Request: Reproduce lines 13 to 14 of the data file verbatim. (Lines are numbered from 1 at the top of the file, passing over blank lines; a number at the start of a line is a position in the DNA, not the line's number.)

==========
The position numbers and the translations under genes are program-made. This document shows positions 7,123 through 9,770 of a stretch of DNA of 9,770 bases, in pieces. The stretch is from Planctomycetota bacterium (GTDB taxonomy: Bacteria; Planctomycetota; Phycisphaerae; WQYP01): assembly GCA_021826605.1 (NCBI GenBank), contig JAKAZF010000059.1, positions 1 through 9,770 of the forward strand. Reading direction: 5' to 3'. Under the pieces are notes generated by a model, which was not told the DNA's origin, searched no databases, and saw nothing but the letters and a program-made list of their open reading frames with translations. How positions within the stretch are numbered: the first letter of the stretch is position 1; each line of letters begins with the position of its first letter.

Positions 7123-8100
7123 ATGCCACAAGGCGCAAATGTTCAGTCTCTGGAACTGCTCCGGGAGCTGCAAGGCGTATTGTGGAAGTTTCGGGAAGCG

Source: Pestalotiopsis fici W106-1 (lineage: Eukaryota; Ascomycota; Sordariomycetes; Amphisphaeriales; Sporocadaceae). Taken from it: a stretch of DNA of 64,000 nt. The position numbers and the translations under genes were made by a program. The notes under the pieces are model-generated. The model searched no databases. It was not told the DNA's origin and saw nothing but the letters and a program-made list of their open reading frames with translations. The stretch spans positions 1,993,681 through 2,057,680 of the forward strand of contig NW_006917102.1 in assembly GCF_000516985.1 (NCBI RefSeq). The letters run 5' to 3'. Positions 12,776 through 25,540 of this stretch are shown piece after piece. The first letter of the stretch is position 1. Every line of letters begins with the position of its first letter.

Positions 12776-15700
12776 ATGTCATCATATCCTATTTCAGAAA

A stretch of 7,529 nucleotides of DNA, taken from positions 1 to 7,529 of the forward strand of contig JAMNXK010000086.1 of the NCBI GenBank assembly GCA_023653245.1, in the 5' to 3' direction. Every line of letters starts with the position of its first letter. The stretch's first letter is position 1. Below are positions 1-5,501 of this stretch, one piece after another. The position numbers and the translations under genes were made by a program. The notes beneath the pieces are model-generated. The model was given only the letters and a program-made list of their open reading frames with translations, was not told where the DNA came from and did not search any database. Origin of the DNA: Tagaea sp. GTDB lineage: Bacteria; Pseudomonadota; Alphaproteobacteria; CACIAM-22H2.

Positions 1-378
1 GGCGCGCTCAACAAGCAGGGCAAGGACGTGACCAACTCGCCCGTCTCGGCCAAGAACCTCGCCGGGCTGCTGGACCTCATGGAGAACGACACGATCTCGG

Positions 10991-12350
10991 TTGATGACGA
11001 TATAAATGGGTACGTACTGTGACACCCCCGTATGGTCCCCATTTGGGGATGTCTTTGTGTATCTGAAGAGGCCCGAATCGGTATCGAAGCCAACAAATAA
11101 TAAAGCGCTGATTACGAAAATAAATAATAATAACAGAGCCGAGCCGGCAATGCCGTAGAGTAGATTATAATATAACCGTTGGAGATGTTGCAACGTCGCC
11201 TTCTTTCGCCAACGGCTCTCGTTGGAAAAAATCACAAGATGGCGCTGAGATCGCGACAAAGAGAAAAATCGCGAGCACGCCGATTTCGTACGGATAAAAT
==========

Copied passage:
11101 TAAAGCGCTGATTACGAAAATAAATAATAATAACAGAGCCGAGCCGGCAATGCCGTAGAGTAGATTATAATATAACCGTTGGAGATGTTGCAACGTCGCC
11201 TTCTTTCGCCAACGGCTCTCGTTGGAAAAAATCACAAGATGGCGCTGAGATCGCGACAAAGAGAAAAATCGCGAGCACGCCGATTTCGTACGGATAAAAT